June 7th, 2010 · 4 Comments · 956 views
Whether you are a start-up or an already established business, you need to take necessary precautions to protect your brand identity. Due to extreme popularity that social media has received, businesses are utilizing the power of this medium for their personal benefit. However, with benefits, there are some disadvantages as well, such as people will try to distort the image of your business by creating fake pages on social networking sites. So, protecting your brand identity on social media is crucial.
We will now discuss some important elements that will allow you to save your brand identity from getting distorted by frauds and cheats.
First Thing First – Create Your Presence:
The first thing you need to do is to create your presence. Find the most famous sites and create your accounts there. For example: Facebook, YouTube, Digg, etc. You can easily get a list of some of the most famous social media sites. After you create your account, you need to personalize your profile with your company information.
Logo Design plays a crucial role in building your brand image. Thus, it must be on every profile page that you create on all different websites. You need to also mention your contact details, so potential clients or interested people may contact you.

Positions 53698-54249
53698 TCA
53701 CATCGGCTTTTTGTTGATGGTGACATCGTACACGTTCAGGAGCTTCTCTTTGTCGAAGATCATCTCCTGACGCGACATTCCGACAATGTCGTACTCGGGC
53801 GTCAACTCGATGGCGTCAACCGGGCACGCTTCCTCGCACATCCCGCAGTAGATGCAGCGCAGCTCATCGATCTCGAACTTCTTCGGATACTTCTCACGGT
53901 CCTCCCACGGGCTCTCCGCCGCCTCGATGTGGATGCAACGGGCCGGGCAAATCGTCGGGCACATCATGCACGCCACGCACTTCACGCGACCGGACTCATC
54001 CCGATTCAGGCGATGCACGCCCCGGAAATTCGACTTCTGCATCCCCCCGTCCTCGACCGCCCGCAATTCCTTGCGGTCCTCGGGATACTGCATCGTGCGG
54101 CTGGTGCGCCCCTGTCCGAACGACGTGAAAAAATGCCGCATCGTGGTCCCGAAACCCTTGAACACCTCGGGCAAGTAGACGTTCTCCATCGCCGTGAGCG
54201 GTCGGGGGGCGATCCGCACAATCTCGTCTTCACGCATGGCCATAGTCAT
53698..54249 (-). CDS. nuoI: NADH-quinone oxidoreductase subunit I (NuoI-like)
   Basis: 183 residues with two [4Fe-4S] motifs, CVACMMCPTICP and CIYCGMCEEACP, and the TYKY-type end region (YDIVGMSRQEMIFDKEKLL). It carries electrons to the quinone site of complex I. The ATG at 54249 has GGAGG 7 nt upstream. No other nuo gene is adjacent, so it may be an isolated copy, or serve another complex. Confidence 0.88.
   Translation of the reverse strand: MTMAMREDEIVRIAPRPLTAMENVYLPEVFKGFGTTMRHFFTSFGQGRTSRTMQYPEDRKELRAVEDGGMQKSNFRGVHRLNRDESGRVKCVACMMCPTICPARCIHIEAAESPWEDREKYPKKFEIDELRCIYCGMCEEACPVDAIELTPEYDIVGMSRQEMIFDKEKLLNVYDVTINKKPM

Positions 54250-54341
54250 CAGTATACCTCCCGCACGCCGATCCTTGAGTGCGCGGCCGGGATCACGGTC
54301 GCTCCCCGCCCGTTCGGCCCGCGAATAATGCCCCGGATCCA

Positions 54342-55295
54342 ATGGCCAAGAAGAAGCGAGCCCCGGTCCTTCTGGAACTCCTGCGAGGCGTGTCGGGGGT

Create Personal Pages and Videos:
After you sign-up and upload your logo along with necessary details about your business, you should now work on creating personalized business pages and videos. This will enable you to represent and promote your business and products. Plus, who is better than you to represent your business?
If you create a Fan Page, make sure you mention that it’s the official fan page of your business. This is what other businesses do as well to stand-out from fake pages created by competitors or other people to distort your business image.
Start Adding People to Your Network:
The next thing you should do is to start expanding your network by adding people, especially from your own industry. Start interacting with them and avoid posting excessive marketing and promotional material and discount offers. The first thing you need to do is to win the trust of your network. Only then it will be right to promote your products.
You Have Now Created Your Presence on Social Media:
After following the steps mentioned above, you will be able to create your presence on social media effectively. Plus, all the information about your business will be authentic because it will be posted by you.
It’s Time You Search for Thugs and Frauds:
Once your presence is created, it’s time you start searching for frauds, cheats and thugs who are planning to distort your business image by creating unethical pages and creating wrong videos in your name.
At least once a week, you should visit all the social media sites where you have created your presence and search for information about your company posted by others.
Let’s say you come across a fake fan page, you will be able to report it and it will be removed. So, this is an ongoing process where you will have to create your presence and search for cheats who are trying to destroy your brand identity.
This is a Guest Post by Ben Johnson
Ben Johnson is the Alliance Manager at Logoinn, a custom logo design company. He writes about the effect of design on marketing and brand identity and helps small businesses find design solutions for effective marketing.
Categories: Brand Management